Percy Jackson's Greek Gods, illustrated by John Rocco To my father, Rick Riordan, Sr., who read me my first book of mythology. —R.R. Now Gaea was the actual earth—the rocks, the hills, the valleys, the whole enchilada. But she. Full text of "Percy Jackson's Greek Gods". See other formats. RICK RIORDAN PGRCY JACKSON'S QRCCK QODS Illustrated by John Rocco BOOKS BY RICK . greek gods by rick riordan this books is about all the greek heroes of ancient time the book is described by percy himself it is complete guide for percy jacks BOOKS BY RICK RIORDAN Percy Jackson and the Olympians Book One: The .. at home without exercise ○○○ irtrimuzcomcomp.tk
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irtrimuzcomcomp.tk TO GET A FULL COPY BOOKS BY RICK RIORDAN Percy Jackson and the Olympians Book . Percy Jackson and the Olympians Book. One: The Lightning Thief Greek gods, and I was like, “Can we do rocks, the hills, the valleys, the whole enchilada. Courtesy of Penguin Books Ltd. Page 3. 2. PERCY JACKSON'S GREEK GODS humanlike form. . they would spawn a whole race of other, lesser Cyclopes. But.
Crack it, so the yolk is irreparably destroyed. Chop them up, so they blend well. It will elevate your potion to godly status.
Upon mixing the above ingredients, let it rest under a full moon. If you've brewed it right, it should taste bitter and salty, yet wholly satisfying. Note: view spoiler [Medea is awesome. She doesn't deserve to be portrayed as an evil sorceress.
She has ambition, which scared the shit out of ancient Greek men so they made her into a villain. The stuff she did is no less horrible than Hercules and Jason.
You know, celebrated heroes. It's Medusa all over again. Pre-review: I have to admit I was wary when I first heard that there was going to be another companion book. Old Bessie's looking a bit dry there. Then I read an excerpt: "I've had some bad experiences in my time, but the heroes I'm going to tell you about were the original old school hard luck cases. When he looked at you, you could never tell if he was about to punch you or tell you a joke.
His beard was kind of unnerving, too. When Kronos saw the scythe, his eyes gleamed. He wanted that iron blade. Alone among his siblings, he understood how much damage it could cause. And as for killing his dad—why not? Ouranos barely noticed him. Neither did Gaea, for that matter. Kronos hated being ignored. He was tired of being the smallest and wearing all those stupid Titan hand-me-downs. I knew I could count on you, uh…which one are you again?
Hey, for a scythe, cookies, and a chance to commit murder, Kronos could hide his true feelings. First, I want you to trick Ouranos into visiting you. Just get him here tonight and act like you still love him. Four of you just need to hold him. One-time offer. They made their excuses and quickly left.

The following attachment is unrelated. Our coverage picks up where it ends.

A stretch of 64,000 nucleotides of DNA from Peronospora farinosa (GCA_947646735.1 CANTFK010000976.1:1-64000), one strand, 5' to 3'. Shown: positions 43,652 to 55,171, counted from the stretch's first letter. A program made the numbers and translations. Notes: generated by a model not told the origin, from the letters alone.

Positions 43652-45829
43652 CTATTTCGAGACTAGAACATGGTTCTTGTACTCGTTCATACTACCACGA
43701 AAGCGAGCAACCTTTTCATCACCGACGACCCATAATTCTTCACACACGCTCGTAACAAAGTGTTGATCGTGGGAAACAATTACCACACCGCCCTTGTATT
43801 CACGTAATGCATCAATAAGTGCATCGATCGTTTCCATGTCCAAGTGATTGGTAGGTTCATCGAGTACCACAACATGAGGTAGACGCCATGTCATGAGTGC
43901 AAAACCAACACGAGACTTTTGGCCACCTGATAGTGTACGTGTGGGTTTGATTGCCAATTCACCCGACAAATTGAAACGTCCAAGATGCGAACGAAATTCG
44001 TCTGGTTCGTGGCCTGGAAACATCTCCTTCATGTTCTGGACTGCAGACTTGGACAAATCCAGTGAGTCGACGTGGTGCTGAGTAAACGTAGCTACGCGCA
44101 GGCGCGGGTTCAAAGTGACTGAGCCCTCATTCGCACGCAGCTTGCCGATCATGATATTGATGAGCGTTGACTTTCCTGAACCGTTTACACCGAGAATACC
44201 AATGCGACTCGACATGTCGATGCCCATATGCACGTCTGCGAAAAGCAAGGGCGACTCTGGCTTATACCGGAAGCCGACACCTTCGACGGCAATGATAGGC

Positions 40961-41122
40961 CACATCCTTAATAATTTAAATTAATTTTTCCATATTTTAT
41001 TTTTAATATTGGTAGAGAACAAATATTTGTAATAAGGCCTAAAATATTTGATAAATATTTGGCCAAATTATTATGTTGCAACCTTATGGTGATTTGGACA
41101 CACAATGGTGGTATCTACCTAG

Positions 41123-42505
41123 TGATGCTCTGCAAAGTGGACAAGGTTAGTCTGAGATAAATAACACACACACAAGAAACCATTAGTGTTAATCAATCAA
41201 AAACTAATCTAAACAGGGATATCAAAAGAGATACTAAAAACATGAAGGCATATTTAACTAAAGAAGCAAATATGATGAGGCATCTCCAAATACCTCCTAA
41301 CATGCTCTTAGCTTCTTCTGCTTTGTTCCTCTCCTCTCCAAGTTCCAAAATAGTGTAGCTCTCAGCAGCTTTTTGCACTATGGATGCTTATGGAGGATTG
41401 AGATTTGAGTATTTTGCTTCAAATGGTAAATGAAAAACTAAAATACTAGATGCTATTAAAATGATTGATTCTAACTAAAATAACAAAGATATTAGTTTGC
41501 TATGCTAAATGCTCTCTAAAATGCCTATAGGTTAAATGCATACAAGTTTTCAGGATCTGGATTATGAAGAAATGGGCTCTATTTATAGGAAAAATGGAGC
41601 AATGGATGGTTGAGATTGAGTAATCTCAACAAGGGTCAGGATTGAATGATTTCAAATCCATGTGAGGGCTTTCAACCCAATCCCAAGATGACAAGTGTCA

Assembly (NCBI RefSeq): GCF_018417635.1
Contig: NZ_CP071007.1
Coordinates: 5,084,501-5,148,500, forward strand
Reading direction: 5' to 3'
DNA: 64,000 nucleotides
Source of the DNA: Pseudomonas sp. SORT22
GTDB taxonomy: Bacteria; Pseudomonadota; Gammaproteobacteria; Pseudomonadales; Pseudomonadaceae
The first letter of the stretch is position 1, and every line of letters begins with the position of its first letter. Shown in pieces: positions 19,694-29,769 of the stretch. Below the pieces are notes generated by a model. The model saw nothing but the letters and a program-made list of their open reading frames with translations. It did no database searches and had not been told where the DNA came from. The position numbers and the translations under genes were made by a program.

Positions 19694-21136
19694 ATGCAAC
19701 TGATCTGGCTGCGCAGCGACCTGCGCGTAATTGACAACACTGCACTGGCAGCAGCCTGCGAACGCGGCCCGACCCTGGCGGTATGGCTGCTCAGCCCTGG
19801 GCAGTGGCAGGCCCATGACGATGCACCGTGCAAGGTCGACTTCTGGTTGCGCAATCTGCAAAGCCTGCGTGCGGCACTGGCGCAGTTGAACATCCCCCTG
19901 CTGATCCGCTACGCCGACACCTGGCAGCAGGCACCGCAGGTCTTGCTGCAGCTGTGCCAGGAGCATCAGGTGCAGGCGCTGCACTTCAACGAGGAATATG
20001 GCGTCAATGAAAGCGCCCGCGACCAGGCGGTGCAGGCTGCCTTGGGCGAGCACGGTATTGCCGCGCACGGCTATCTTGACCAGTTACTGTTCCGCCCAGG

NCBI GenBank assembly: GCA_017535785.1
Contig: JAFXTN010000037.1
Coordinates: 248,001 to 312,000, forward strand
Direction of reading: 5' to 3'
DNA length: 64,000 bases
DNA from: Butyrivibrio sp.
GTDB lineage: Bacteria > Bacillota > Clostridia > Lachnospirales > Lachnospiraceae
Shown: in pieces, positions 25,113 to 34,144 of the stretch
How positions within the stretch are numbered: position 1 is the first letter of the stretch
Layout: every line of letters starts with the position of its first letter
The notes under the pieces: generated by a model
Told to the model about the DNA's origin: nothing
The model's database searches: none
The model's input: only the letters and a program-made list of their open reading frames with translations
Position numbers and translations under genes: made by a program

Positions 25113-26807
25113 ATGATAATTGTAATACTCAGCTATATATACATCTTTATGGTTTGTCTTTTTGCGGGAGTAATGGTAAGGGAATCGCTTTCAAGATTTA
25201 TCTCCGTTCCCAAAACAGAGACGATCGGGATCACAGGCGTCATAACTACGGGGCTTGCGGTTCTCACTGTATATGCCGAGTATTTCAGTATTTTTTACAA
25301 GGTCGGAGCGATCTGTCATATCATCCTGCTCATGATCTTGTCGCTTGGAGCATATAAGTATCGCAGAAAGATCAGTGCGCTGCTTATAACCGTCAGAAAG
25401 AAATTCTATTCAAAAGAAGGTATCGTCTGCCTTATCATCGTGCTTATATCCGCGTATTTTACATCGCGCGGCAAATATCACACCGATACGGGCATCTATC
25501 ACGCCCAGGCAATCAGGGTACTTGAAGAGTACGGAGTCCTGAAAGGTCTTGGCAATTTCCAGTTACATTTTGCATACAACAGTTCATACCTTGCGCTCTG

The oldest son, Oceanus, chewed his thumb nervously. Kronos smiled at them. He told them the plan. That night, amazingly, Ouranos showed up.
He wandered into the valley where he usually met Gaea and frowned when he saw the sumptuous dinner laid out on the table. Are you serious about making up? Her curly hair was braided with jewels which were easy for her to get, being the earth , and she smelled of roses and jasmine.
She reclined on a sofa in the soft light of the candles and beckoned her husband to come closer. Ouranos felt underdressed in his loincloth. Was he suspicious? Remember, nobody in the history of the cosmos had been lured He was going to be the first.
Lucky guy. Also, he got lonely hanging out in the sky so much. His only company was the stars, the air god Aither who was, in fact, a total airhead , and Nyx and Hemera, mother and daughter, who argued with each other every dawn and dusk. As soon as he settled in, Kronos whispered from the behind the nearest boulder: Krios had disguised himself as a bush.
Koios had dug a hole for himself and covered it with branches. Hyperion had tucked himself under the couch it was a large couch , and Iapetus was attempting to look like a tree with his arms out for branches. For some reason, it had worked. The four brothers grabbed Ouranos. Each one took an arm or a leg and they wrestled their dad to the ground, stretching him out spread-eagle.
Kronos emerged from the shadows. His iron scythe gleamed in the starlight. Besides, who wears a loincloth to a fancy dinner? I am disgusted! I am the lord of the cosmos!
If you do this, uh…what was your name again? Someday, your own children will destroy you and take your throne, just as you are doing to me! It hit Ouranos right in the…well, you know what? Kronos chopped, and Ouranos howled in pain. It was like the most disgusting cheap-budget Droplets of it splattered over the rocks; and the stuff was so powerful that later on, when no one was looking, creatures arose from the ichor—three hissing winged demons called the Furies, the spirits of punishment.
They immediately fled into the darkness of Tartarus. Other drops of sky blood fell on fertile soil, where they eventually turned into wild but gentler creatures called nymphs and satyrs. Most of the blood just splattered everything. Iapetus got sick on the spot.
The others laughed and patted each other on the back. Cookies and punch for everyone! Maybe because he resented his eldest brother, Oceanus. I dunno. They basically exiled him into the air. Anyway, Kronos returned to the valley, and all the Titans had a party.